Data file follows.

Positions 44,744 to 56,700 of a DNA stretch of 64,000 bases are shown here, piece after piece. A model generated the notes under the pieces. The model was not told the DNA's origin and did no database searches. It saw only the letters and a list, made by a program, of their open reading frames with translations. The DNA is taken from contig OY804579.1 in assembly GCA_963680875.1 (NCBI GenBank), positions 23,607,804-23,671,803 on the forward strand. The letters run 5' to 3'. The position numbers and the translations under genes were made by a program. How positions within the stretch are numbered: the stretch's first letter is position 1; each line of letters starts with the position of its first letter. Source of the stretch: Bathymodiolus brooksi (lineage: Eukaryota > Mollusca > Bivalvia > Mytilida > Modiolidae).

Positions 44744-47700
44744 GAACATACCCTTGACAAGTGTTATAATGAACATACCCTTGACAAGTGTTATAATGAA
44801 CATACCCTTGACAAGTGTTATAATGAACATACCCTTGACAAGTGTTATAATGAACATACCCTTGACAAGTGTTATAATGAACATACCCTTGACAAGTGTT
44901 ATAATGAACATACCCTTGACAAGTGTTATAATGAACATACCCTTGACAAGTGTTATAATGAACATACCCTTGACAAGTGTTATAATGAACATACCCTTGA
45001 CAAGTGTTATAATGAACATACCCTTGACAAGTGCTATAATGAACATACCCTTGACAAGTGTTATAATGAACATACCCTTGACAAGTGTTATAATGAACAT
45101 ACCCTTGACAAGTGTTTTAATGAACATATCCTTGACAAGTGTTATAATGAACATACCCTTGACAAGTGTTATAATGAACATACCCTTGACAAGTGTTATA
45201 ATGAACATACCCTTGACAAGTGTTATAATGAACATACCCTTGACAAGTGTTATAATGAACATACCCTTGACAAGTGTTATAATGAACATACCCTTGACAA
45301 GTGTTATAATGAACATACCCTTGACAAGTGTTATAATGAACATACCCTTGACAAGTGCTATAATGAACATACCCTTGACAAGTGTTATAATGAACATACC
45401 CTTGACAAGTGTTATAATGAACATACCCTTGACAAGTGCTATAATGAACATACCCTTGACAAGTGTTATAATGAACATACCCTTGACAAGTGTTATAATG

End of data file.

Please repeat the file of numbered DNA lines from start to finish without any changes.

Positions 44,744 to 56,700 of a DNA stretch of 64,000 bases are shown here, piece after piece. A model generated the notes under the pieces. The model was not told the DNA's origin and did no database searches. It saw only the letters and a list, made by a program, of their open reading frames with translations. The DNA is taken from contig OY804579.1 in assembly GCA_963680875.1 (NCBI GenBank), positions 23,607,804-23,671,803 on the forward strand. The letters run 5' to 3'. The position numbers and the translations under genes were made by a program. How positions within the stretch are numbered: the stretch's first letter is position 1; each line of letters starts with the position of its first letter. Source of the stretch: Bathymodiolus brooksi (lineage: Eukaryota > Mollusca > Bivalvia > Mytilida > Modiolidae).

Positions 44744-47700
44744 GAACATACCCTTGACAAGTGTTATAATGAACATACCCTTGACAAGTGTTATAATGAA
44801 CATACCCTTGACAAGTGTTATAATGAACATACCCTTGACAAGTGTTATAATGAACATACCCTTGACAAGTGTTATAATGAACATACCCTTGACAAGTGTT
44901 ATAATGAACATACCCTTGACAAGTGTTATAATGAACATACCCTTGACAAGTGTTATAATGAACATACCCTTGACAAGTGTTATAATGAACATACCCTTGA
45001 CAAGTGTTATAATGAACATACCCTTGACAAGTGCTATAATGAACATACCCTTGACAAGTGTTATAATGAACATACCCTTGACAAGTGTTATAATGAACAT
45101 ACCCTTGACAAGTGTTTTAATGAACATATCCTTGACAAGTGTTATAATGAACATACCCTTGACAAGTGTTATAATGAACATACCCTTGACAAGTGTTATA
45201 ATGAACATACCCTTGACAAGTGTTATAATGAACATACCCTTGACAAGTGTTATAATGAACATACCCTTGACAAGTGTTATAATGAACATACCCTTGACAA
45301 GTGTTATAATGAACATACCCTTGACAAGTGTTATAATGAACATACCCTTGACAAGTGCTATAATGAACATACCCTTGACAAGTGTTATAATGAACATACC
45401 CTTGACAAGTGTTATAATGAACATACCCTTGACAAGTGCTATAATGAACATACCCTTGACAAGTGTTATAATGAACATACCCTTGACAAGTGTTATAATG